Cambridge-based poet Michael Brown discusses ekphrastic poetry. He reads poems inspired by various pictures and other artworks particularly the work of Francis Bacon. Michael explains how he translates pictures into words and invites listeners to write an ekphrastic poem:
Go to a gallery or find a piece of artwork that really speaks volumes to you in an art book. Perhaps wonder in the gallery first then read what you can about the piece and have it visually present when you write. The traditional way would be to recreate the image or imagery through the written word. However whatever the piece inspires let the poem take you to where it needs to.
Patrick responds to the prompt with a poem inspired by Melancholy III by Edvard Munch.
Please share your ekphrastic poems via email or on social media using #poetrynonstop. Please also use the same hash tag to share pictures which would be good for ekphrastic poems. Who knows what poems they might inspire.
Michael also reads poems from his upcoming collection Meet Me at the Harbour which evoke memorable images with a few well chosen words.
Michael Brown was born in Manchester in 1983. He completed Meet Me at the Harbour whilst staying in his favourite place in the world, Charlestown, Cornwall, and in lighthouses owned by Trinity House. He lives in Cambridge with his husband and their adopted son. Michael is currently working on his short novel on climate change The Cage.
Twenty years after he died, Sally Festing inherited an archive of her father’s letters and diaries. Through these she learnt how her aunt and uncle, who she never knew, had been destroyed by schizophrenia. The suffering of his brother and sister drove her father, the neuroscientist Derek Richter, to establish the Mental Health Foundation. Sally talks with familiarity, respect and affection for relatives she got to know largely through studying her father’s records. Her poems vividly capture the lives of people whose suffering led to greater understanding and support for those suffering mental illness.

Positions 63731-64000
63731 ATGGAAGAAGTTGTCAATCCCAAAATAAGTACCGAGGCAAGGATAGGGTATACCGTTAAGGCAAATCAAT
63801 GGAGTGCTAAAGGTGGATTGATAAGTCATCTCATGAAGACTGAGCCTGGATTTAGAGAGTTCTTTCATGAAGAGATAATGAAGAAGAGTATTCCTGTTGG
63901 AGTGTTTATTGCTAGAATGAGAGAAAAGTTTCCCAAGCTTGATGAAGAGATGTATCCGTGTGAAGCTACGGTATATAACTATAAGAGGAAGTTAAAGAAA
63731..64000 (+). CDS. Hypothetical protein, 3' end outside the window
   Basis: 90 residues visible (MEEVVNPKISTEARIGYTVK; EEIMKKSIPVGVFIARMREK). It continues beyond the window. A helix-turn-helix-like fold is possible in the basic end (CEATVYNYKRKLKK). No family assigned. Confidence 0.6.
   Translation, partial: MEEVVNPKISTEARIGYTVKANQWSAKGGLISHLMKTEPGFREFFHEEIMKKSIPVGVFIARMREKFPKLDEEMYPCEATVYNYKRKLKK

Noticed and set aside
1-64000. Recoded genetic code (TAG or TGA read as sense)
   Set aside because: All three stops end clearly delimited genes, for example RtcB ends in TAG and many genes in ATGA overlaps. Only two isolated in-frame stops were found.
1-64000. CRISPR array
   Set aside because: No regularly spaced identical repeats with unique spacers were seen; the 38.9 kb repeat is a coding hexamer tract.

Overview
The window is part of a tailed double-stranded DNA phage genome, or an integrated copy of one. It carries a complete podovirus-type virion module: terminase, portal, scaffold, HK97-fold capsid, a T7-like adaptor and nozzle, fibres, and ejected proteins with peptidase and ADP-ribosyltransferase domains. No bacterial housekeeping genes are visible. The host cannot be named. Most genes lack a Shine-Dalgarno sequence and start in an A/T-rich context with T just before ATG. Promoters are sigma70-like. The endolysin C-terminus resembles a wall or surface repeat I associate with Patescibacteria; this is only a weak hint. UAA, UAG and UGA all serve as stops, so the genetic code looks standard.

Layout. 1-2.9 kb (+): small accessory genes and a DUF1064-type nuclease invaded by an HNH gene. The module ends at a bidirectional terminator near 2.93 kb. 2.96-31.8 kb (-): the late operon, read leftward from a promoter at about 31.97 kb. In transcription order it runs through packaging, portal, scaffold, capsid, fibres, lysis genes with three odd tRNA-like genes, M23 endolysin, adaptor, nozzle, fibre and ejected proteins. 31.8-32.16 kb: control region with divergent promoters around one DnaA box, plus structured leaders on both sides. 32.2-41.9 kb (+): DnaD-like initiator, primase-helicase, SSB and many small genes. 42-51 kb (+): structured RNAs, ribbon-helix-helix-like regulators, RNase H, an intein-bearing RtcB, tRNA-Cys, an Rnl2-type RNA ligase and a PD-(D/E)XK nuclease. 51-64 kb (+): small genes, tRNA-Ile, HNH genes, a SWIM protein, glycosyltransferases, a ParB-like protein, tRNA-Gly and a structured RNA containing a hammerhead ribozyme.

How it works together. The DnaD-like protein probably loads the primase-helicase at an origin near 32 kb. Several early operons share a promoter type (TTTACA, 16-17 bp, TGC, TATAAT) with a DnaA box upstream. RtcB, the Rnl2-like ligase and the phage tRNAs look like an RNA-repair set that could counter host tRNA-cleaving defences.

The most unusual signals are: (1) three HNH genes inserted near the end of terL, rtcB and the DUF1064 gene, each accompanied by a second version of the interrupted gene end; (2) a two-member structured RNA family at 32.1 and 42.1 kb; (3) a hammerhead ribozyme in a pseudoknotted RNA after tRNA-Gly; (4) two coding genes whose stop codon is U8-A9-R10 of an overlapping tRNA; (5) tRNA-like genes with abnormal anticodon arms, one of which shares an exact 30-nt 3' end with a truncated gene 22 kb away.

Sally also offers a writing exercise for writing poems from letters:
“Look at a few letters from the same person. He or she doesn’t need to be family, lots of poets write letters. I suppose they could equally well be emails.
“I’ve books of letters by Keats, and WS Graham. The last has always been an inspiration to me. His letters are pure poetry.
“A method I suggest to come up with a poem, is to copy out lines that interest, on a large page and read through until gradually, a form suggests itself that sends a message.”
So find some letters, see where it takes you and do share the results. Email here or share on social media using #poetrynonstop. The best will be featured on the blog and future podcasts.
On this week’s podcast Sally Festing discusses her latest collection My Darling Derry. It’s a sequence of poems based on an archive of Sally’s father’s letters and diaries which she inherited 20 years after he died. It explores the impact of mental illness on her family which led her father, the neuroscientist Derek Richter, to establish the Mental Health Foundation.
Here is a poem from the collection.
A Poetry of Release with a debt to WS Graham
My father’s efforts ran unhindered as the rain.
Those dearest to him from childhood
gone, he thought grief a gift he should earn.
There’s relatively little words can do for grief
but what else did he have?
There were, he knew, huge worlds to share. Explore.
Let this poem be a still thing, a mountain
constructed from glass. I begin with
the ghost of an intension which blasts itself
to nurture a new collision.
Perhaps the shape of us – the wreckage,
the shame and the dance – is in our language.